Key Info Hero

UK GDP Growth in a Rut?

20 Mar 2018

Jack Turner, Research Analyst

This week we provide the latest GDP forecasts for the UK, three other key pieces of news out of the UK, EU and US and highlight the focus of our latest investment discussions.

The Spring Statement saw the Chancellor revise up his 2018 GDP growth forecast for the UK by 0.1% on the back of momentum from 2017. However, the UK is unlikely to get back to the 1.7% recorded last year even as far out as 2022, the end of the forecast horizon for the Office for National Statistics –in fact the numbers for the last two years (2021 and 2022) were both downgraded by 0.1%. The UK has gone from leading the G7 pack to seeing the slowest growth.


As well as unveiling updated assessments of GDP forecasts (see above), Chancellor Philip Hammond acknowledged there was room for easing austerity measures due to the improvement in public finances. However, while he also stated that he would take “a balanced approach” and use any fiscal leeway he could to bear down on debt and keep taxes low, the current situation leaves only modest room for extra public spending. Any increases are likely to initially focus on health and defence and would be announced in the Autumn Budget in November.

At its latest policy meeting and after three years of buying bonds worth nearly EUR2.5tn, the European Central Bank (ECB) dropped its commitment to buying more bonds and expanding its quantitative easing programme. Mario Draghi reiterated that the ECB would not raise rates until a period “well past” the end of its bond buying programme and that, when rates did rise, the path would be “at a measured pace” that took into account continued uncertainty about the size of the output gap and how wages responded. Policymakers are now shifting their focus to a discussion on tightening and the expected path that interest rates may take.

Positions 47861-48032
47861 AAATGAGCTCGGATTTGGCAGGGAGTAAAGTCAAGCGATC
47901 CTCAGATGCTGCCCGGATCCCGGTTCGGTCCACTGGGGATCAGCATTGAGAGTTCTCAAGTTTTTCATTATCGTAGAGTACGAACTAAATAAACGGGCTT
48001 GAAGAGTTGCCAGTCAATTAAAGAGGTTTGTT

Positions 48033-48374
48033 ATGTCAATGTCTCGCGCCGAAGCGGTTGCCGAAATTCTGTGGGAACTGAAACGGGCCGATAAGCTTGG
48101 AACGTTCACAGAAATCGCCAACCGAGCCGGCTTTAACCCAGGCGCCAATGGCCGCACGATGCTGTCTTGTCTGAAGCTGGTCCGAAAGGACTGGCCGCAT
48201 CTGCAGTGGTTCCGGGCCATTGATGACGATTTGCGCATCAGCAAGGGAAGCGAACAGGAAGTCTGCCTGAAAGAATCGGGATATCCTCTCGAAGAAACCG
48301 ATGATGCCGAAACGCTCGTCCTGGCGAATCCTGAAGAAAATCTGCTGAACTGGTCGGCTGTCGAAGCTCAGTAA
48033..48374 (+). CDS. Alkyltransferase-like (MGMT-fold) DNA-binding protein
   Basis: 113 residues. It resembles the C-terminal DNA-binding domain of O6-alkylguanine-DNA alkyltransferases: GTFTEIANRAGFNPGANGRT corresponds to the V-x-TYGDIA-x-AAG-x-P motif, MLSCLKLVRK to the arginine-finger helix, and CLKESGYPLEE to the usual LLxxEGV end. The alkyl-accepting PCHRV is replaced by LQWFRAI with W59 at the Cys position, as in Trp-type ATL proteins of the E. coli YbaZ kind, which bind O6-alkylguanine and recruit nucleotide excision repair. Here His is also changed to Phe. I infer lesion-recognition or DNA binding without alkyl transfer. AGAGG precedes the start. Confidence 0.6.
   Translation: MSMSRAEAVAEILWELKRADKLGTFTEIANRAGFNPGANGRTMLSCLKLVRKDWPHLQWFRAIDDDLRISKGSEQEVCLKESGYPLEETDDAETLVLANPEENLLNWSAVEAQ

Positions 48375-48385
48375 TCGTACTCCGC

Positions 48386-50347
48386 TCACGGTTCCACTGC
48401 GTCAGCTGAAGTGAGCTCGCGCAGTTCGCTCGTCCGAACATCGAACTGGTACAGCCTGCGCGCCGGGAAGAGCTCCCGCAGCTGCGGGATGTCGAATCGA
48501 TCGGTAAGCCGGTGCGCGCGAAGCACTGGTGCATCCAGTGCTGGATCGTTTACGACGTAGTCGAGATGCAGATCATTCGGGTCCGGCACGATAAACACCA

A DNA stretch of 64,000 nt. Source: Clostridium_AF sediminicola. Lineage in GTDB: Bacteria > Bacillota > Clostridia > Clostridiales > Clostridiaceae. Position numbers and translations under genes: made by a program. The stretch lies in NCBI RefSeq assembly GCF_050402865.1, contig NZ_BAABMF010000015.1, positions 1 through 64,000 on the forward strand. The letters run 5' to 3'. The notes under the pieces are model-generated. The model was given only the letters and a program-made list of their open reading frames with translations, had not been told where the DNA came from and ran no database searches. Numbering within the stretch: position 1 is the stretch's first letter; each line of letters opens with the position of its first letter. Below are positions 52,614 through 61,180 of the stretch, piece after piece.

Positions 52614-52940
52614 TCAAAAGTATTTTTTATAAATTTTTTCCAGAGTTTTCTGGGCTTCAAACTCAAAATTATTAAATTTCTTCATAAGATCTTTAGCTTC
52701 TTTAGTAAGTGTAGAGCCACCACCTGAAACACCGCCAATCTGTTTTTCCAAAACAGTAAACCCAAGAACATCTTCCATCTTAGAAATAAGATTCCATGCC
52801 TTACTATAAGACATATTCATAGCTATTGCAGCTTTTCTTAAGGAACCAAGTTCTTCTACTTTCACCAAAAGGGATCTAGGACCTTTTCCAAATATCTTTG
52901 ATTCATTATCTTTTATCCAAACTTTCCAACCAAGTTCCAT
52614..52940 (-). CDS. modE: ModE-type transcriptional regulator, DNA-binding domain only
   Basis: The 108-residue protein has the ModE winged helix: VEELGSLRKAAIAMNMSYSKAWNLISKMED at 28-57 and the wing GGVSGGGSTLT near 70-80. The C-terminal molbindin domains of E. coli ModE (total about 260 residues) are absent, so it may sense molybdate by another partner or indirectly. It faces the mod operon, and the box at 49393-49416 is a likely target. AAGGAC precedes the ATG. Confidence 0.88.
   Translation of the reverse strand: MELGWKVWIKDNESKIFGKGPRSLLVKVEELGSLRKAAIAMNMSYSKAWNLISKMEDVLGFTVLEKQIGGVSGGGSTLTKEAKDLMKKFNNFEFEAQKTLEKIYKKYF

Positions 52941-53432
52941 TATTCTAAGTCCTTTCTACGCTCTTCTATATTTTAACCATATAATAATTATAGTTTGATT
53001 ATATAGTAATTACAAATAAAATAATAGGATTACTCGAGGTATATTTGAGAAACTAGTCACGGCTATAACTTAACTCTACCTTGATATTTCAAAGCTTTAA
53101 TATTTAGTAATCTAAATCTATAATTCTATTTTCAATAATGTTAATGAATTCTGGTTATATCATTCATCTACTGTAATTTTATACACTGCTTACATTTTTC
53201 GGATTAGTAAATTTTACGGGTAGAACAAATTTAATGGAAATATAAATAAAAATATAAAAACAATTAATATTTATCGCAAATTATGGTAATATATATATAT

The Senate has approved sweeping changes to the Dodd-Frank banking rules adopted in the wake of the 2008 financial crisis. The proposal provides long-awaited relief to thousands of community banks and dozens of regional lenders. It will also loosen regulations for mortgage lenders. These provisions are beneficial to all but the largest US institutions. The legislation will now move to the House of Representatives for approval where further new measures could be added given the Republican majority.

The team has begun its formal quarterly tactical asset allocation process of assessing current market conditions and economic expectations to determine whether the portfolios need to be revised. The process starts with a review of all the main regions of the world, looking at economic and political developments that could impact asset returns over the next three to twelvemonths. We have three core views framing the discussions as to where to next:

  • We think the market cycle is back and that growth and inflation will be higher over the next year. So is the ‘new normal’ over?
  • Higher growth and inflation should lead to higher rates, but how high and how quickly will central banks be prepared to move?
  • We see stronger profits across the world, but can equities weather the potential bond market storm that we foresee?

21 Mar –US Fed Interest Rate Decision // 22 Mar –UK Unemployment Rate (Jan) // 22 Mar –Eurozone Composite PMI


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The value of your investments and the income from them may go down as well as up, and you could get back less than you invested.

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